The Ministry of Health yesterday officially launched its ambitious campaign to deliver 2.7 million mosquito nets across the Kingdom as part of a multifaceted action plan to achieve a zero malaria death-rate by 2025.
“This will be the largest-ever mosquito net distribution campaign,” Health Minister Mom Bun Heng said. “If citizens use the nets the right way, we hope that malaria deaths will not be a concern by 2025.”
The first shipment of 700,000 nets arrived at Phnom Penh airport yesterday and will take one or two weeks to go through customs until distribution can begin in November, officials said. The nets will be distributed during November and December and will reach 20 provinces.
The cost of the initiative sits around US$14.4 million, the minister said. Those funds are being drawn from a $100 million grant Cambodia received in 2009 from GlobalFund to combat malaria.
Mom Bun Heng appealed to victims of the ongoing flooding to pay extra attention to their health.
“When the flooding goes down, people will face disease – and the malaria mosquito will be breeding in the wild areas,” he warned. “There will be diarrhoea, fever and malaria.”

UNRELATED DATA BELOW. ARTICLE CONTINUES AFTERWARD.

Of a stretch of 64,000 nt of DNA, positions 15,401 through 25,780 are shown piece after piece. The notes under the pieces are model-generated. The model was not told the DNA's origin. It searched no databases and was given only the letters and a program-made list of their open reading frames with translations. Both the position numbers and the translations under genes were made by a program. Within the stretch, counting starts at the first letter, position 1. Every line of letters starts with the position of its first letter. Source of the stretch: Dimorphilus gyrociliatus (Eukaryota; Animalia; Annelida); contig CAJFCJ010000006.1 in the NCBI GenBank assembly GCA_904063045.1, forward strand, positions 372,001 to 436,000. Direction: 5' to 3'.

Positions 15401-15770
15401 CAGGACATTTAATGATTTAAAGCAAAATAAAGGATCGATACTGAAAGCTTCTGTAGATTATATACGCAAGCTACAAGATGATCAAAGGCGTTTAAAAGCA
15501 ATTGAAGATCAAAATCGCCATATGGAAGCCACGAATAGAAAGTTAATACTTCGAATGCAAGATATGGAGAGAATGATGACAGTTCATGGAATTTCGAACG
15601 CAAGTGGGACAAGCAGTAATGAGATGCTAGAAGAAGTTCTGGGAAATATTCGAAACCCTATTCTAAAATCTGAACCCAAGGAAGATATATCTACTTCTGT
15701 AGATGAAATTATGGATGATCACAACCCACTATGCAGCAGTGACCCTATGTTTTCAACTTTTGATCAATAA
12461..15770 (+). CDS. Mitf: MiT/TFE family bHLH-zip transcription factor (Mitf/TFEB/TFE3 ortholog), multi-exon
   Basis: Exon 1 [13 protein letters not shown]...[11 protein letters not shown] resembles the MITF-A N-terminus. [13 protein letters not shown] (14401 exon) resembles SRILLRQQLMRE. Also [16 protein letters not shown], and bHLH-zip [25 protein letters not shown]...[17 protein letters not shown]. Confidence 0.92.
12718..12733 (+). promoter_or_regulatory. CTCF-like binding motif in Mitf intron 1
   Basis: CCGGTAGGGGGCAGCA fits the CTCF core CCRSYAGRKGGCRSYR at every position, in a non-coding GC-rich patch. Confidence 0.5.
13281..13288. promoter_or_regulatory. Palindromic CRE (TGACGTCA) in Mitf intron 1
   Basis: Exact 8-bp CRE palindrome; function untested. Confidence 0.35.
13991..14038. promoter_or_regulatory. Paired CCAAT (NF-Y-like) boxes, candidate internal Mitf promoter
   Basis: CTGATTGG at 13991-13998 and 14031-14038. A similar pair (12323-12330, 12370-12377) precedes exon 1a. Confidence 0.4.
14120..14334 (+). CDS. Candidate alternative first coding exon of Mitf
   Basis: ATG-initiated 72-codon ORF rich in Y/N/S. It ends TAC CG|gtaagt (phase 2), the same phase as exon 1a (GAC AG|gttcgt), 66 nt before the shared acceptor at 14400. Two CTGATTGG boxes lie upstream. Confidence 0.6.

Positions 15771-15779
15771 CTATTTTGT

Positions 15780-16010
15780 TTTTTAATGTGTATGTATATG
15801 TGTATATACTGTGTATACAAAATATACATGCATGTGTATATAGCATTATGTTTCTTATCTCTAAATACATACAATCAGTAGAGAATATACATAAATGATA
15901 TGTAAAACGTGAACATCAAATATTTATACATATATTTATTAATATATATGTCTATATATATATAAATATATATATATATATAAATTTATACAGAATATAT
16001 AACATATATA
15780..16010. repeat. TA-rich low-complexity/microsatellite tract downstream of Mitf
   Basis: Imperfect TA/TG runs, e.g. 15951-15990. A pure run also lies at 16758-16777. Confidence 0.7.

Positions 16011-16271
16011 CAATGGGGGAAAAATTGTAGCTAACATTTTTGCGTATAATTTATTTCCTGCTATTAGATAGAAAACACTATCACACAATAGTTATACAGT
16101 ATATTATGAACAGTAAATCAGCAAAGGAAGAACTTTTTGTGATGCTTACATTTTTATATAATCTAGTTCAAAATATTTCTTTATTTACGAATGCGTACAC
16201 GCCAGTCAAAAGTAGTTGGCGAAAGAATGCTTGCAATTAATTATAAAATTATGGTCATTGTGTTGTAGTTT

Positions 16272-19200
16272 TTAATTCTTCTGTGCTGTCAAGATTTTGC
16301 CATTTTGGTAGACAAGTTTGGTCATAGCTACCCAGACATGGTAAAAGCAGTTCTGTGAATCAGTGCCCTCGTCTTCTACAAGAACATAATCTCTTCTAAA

In the first nine months of 2011, there were 43,991 reported malaria infections and 64 deaths, compared to 38,321 infections and 82 deaths in the same period last year, National Centre for Malaria director Char Meng Chuor said.
“The illness rate has increased 15 percent, but deaths are up 20 percent,” he said. “But we are always working to make the death rate zero.”
Malaria Control Cambodia officer Kheang Soy Ty said one of the biggest challenges would be getting the mosquito nets to the mobile and migrant worker population.
“Distribution workers will be conducting a household census to ask the land owners how many migrant workers they have on their farms, and then we will give the nets to the farmer based on the number of employees,” Kheang Soy Ty said.
Despite the government’s announcement two months ago that the net distribution would be happening, Kheang Soy Ty said the delay in implementation was due to sourcing problems.
“This is a huge number of nets – procurement has taken quite a while,” he said.
The Health Minister stressed that delivery of nets was not enough to combat malaria, but that people needed to make sure they used the nets correctly, and sought medical attention when needed.
Kheang Soy Ty agreed there was still a strong need for information on malaria control.
“But the government cannot do this themselves – this is a multi-supported effort,” he said. “We need NGOs and local authorities to be assisting with spreading the message.”